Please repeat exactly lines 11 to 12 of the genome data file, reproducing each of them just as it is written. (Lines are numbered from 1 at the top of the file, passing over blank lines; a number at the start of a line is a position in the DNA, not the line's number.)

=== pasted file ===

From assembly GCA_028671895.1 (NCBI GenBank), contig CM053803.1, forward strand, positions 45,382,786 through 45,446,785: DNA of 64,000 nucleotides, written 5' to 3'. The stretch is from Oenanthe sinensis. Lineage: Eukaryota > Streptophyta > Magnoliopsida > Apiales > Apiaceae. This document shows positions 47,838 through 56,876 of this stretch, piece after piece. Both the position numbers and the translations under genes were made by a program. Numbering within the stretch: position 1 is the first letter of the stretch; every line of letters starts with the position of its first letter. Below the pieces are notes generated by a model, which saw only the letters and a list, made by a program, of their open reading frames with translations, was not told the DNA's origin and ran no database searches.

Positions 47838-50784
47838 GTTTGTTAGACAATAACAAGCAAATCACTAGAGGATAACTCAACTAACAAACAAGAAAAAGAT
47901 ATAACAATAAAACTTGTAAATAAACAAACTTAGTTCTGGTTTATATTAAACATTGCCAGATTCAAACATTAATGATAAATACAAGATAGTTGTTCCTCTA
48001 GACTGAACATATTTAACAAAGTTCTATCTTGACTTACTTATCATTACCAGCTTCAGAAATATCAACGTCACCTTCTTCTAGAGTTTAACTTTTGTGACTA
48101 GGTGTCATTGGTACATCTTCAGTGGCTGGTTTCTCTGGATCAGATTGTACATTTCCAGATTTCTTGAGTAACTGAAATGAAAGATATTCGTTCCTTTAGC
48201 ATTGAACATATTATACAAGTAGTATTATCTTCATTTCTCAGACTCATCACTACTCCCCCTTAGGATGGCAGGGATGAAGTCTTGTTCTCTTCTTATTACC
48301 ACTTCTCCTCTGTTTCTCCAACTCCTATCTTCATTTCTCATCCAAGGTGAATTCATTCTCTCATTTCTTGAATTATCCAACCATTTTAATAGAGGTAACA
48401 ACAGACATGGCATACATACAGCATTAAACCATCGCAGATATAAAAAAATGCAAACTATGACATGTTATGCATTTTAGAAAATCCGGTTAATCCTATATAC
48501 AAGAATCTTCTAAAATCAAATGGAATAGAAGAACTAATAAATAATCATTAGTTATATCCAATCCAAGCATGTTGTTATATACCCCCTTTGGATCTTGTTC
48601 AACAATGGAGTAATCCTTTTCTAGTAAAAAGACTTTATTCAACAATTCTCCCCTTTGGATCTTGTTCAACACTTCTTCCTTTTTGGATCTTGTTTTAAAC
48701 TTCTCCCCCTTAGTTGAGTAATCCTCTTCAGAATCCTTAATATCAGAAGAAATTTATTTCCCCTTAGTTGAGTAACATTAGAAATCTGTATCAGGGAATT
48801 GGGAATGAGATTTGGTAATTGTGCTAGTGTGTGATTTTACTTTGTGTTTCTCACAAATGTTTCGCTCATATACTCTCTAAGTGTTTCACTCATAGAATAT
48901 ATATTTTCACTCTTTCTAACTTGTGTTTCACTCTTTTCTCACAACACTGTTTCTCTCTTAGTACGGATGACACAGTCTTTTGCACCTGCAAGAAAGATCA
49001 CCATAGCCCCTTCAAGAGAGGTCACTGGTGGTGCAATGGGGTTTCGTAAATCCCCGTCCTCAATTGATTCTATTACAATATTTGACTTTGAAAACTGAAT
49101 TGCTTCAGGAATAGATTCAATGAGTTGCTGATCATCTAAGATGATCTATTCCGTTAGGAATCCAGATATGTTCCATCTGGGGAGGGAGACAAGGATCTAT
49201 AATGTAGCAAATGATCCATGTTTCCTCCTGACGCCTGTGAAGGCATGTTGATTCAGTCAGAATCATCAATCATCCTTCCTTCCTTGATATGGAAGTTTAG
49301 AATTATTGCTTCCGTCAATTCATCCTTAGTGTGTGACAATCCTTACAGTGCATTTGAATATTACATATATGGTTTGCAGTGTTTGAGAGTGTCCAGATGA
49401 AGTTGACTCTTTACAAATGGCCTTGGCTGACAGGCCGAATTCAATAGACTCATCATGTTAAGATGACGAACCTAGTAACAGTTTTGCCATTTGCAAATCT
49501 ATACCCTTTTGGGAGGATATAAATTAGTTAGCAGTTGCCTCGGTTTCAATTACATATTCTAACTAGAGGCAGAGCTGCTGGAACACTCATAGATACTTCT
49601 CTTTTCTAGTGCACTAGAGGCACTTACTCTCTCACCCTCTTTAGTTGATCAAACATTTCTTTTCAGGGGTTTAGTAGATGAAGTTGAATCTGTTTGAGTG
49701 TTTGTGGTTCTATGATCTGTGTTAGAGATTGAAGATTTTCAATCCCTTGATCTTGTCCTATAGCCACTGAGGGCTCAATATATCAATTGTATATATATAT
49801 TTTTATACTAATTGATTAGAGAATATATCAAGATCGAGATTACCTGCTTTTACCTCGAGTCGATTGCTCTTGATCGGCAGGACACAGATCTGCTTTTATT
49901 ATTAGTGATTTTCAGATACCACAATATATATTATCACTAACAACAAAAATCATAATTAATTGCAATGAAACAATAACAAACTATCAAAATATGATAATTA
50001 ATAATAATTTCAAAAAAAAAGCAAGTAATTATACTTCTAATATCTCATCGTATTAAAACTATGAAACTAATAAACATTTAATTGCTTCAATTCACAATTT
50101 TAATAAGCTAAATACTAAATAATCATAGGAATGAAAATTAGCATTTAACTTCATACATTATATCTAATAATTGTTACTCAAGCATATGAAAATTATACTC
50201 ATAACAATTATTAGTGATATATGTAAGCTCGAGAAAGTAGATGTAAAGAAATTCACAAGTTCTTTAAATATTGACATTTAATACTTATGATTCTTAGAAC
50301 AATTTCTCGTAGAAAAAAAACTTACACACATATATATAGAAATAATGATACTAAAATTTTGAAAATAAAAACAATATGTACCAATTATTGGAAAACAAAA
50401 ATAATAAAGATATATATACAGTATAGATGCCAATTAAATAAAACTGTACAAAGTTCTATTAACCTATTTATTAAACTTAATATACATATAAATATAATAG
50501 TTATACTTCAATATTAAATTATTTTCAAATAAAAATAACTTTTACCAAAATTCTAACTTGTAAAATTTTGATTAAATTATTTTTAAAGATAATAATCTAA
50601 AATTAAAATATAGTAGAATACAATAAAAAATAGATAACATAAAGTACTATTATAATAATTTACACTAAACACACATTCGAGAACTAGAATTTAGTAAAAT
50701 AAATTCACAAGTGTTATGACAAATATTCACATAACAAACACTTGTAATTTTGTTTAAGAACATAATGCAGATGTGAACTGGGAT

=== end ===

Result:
48601 AACAATGGAGTAATCCTTTTCTAGTAAAAAGACTTTATTCAACAATTCTCCCCTTTGGATCTTGTTCAACACTTCTTCCTTTTTGGATCTTGTTTTAAAC
48701 TTCTCCCCCTTAGTTGAGTAATCCTCTTCAGAATCCTTAATATCAGAAGAAATTTATTTCCCCTTAGTTGAGTAACATTAGAAATCTGTATCAGGGAATT